• 4-velocities transform just as coordinates
• Done

Then one might add in that new section the most general case ${\displaystyle u'^{\mu }={\Lambda ^{\mu }}_{\nu }u^{\nu }}$ with ${\displaystyle \Lambda =\exp({\boldsymbol {\xi }}\cdot \mathbf {K} )}$, where ${\displaystyle \mathbf {K} }$ is the vector of boost generators and ${\displaystyle {\boldsymbol {\xi }}}$ are boost parameters (related to ${\displaystyle {\boldsymbol {\beta }}}$), and perhaps also how the matrix ${\displaystyle \Lambda }$ appears in all generality (think it is given in Jackson's EM book) for pure boosts. YohanN7 (talk) 07:50, 12 January 2017 (UTC)

Actually, the formula is in Lorentz transformation#Proper transformations. YohanN7 (talk) 09:18, 12 January 2017 (UTC)

I'd be quite happy to see the back of that section too. Do you happen to know any reference books we could quote here? I'm happy to write a new section from scratch, but I'd rather be quoting something in a journal or textbook; I think part of the problem with the current section is it's unreferenced. Do you think you might be able to point me in a helpful direction? Respectfully, Kebl0155 (talk) 10:14, 12 January 2017 (UTC)
Four-velocity construction should be anywhere and everywhere. It is definitely in L&L (they divide by ${\displaystyle ds=cd\tau }$). The velocity addition formula is derived using 4-velocity (one case only) in
chapter 14. YohanN7 (talk) 10:26, 12 January 2017 (UTC)
Thank you. I should be able to get to this in the next couple of days. The section in its current state is at the very least self consistent and has consistent notation with the rest of the page; it should hold til then, I feeel. Respectfully, Kebl0155 (talk) 12:30, 12 January 2017 (UTC)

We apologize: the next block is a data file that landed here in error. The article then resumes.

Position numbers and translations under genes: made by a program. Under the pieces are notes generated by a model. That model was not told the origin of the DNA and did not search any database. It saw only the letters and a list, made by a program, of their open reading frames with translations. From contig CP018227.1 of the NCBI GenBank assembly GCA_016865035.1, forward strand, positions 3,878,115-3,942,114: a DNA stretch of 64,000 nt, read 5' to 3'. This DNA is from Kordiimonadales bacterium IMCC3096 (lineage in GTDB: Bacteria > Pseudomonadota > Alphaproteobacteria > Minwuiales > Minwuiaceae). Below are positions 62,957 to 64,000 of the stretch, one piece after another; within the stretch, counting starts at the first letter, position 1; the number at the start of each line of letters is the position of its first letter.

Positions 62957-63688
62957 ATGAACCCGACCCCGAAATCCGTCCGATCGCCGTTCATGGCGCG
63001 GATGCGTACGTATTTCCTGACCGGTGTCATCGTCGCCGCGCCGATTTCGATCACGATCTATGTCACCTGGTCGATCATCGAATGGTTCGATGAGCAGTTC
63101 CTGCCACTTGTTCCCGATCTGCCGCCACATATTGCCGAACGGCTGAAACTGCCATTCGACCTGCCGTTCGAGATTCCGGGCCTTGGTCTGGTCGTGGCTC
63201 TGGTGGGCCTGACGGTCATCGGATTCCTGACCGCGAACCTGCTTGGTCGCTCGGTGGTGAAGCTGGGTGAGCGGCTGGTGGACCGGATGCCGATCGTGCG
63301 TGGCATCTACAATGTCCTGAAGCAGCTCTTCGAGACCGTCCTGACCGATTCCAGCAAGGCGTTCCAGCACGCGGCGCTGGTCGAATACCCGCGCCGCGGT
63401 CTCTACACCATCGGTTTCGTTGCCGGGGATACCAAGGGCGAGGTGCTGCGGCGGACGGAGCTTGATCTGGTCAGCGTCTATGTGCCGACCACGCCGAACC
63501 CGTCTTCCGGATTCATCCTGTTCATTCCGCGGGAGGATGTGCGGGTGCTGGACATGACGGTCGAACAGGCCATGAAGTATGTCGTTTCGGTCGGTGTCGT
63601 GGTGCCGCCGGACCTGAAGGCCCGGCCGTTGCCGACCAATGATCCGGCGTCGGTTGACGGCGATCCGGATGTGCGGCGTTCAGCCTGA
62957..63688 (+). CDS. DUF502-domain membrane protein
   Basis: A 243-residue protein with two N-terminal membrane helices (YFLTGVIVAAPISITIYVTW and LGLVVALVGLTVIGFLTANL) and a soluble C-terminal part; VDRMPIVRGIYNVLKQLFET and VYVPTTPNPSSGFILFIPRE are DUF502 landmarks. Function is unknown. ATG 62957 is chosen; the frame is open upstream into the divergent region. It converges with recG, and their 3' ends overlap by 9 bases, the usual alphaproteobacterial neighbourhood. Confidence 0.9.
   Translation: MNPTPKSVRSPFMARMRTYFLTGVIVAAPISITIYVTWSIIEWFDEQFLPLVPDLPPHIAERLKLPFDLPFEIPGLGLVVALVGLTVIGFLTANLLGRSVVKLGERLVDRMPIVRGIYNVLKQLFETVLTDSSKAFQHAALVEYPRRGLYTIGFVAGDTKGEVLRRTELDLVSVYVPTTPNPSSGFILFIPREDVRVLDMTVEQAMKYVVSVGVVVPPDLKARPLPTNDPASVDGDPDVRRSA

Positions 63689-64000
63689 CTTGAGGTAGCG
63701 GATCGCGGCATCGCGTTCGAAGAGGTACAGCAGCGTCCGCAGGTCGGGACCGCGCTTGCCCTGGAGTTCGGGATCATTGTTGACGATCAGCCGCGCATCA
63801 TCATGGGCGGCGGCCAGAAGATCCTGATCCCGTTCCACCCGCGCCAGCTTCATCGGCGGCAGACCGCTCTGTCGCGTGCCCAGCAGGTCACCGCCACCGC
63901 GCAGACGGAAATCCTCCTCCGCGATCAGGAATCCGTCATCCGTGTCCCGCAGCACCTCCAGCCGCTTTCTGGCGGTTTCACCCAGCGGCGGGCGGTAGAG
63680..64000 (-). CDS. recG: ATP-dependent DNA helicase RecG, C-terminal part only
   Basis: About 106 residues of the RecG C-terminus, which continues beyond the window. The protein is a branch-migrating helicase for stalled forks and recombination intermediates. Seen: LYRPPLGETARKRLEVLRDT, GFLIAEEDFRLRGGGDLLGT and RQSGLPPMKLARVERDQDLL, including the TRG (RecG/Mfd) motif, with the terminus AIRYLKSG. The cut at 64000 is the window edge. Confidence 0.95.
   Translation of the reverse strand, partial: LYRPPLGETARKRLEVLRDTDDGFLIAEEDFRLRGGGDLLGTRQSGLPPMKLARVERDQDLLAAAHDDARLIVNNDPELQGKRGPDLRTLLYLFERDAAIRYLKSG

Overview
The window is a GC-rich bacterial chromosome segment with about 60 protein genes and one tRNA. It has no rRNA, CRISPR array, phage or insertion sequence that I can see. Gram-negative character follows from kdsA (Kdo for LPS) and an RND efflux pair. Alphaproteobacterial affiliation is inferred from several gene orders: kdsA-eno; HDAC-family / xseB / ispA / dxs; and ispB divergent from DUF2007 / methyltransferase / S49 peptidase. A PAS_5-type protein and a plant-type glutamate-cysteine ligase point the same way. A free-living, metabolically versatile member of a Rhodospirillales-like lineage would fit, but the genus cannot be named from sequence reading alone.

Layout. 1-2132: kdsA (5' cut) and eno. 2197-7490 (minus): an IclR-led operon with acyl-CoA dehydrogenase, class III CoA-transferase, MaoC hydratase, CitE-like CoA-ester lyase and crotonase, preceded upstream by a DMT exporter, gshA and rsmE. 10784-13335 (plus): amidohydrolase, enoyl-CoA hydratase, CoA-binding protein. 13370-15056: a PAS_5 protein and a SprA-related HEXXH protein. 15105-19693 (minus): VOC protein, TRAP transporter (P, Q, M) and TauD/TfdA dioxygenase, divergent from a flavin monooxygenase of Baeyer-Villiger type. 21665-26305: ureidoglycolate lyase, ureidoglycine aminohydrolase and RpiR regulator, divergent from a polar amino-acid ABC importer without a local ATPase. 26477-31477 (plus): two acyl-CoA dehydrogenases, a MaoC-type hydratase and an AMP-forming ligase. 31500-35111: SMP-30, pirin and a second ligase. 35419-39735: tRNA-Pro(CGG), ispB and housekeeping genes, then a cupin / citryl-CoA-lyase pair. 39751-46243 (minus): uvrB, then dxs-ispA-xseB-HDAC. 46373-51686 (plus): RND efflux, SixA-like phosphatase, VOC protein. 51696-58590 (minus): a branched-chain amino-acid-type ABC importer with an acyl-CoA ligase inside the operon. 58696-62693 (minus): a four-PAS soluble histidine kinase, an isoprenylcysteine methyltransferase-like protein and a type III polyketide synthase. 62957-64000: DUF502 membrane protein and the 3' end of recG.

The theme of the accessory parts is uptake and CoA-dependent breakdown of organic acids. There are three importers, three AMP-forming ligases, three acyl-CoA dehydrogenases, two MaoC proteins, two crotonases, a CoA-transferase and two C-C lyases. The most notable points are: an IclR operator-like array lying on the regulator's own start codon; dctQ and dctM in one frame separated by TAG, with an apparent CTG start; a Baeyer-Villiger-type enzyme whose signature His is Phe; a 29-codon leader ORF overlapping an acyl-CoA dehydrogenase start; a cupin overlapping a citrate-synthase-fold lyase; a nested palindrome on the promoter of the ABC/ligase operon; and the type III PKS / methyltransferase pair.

## Hyperbolic problems

I am trying to verify the statement

${\displaystyle dl_{\boldsymbol {\beta }}^{2}={\frac {d{\boldsymbol {\beta }}^{2}-({\boldsymbol {\beta }}\times d{\boldsymbol {\beta }})^{2}}{(1-\beta ^{2})^{2}}}={\frac {d\beta ^{2}}{(1-\beta ^{2})^{2}}}+{\frac {\beta ^{2}}{1-\beta ^{2}}}(d\theta ^{2}+\sin ^{2}\theta d\varphi ^{2}),}$

referenced to Landau, L.D.; Lifshitz, E.M. (2002) [1939]. The Classical Theory of Fields. Course of Theoretical Physics. 2 (4th ed.). Butterworth–Heinemann. p. 36. ISBN 0 7506 2768 9.

For full reference, this is stated in a problem as such:

Problem: Find the "element of length" in relativistic "velocity space".
Solution: The required line element ${\displaystyle dl_{v}}$ is the relative velocity of two points with velocities ${\displaystyle \mathbf {v} }$ and ${\displaystyle \mathbf {v+dv} }$. We therefore find from (12.6),
${\displaystyle dl_{\mathbf {v} }^{2}={\frac {d\mathbf {v} ^{2}-(\mathbf {v} \times d\mathbf {v} )^{2}}{(1-v^{2})^{2}}}={\frac {dv^{2}}{(1-v^{2})^{2}}}+{\frac {v^{2}}{1-v^{2}}}(d\theta ^{2}+\sin ^{2}\theta d\varphi ^{2}),}$
where ${\displaystyle \theta ,\phi }$ are the polar angle and azimuth of the direction of ${\displaystyle \mathbf {v} }$. If in place of ${\displaystyle v}$ we introduce the new variable ${\displaystyle \chi }$ through the equation ${\displaystyle v=\tanh \chi }$, the line element is expressed as:
${\displaystyle dl_{\boldsymbol {\chi }}^{2}=d\chi ^{2}+\sinh ^{2}\chi (d\theta ^{2}+\sin ^{2}\theta d\varphi ^{2}).}$

I cannot verify the first formula. The first equality is no problem. It follows from the expression for relativistic relative velocity (which is (12.6) in ref). But then I have to make a couple of intentional errors to get to the right hand side.

I'd highly appreciate if someone could attack this. I have starred myself blind on my calculation. YohanN7 (talk) 12:37, 17 January 2017 (UTC)

As a suggestion... If you have simplified the calculation by taking
${\displaystyle \mathbf {v} =(0,0,v_{z})}$
then split dv into components parallel and perpendicular to v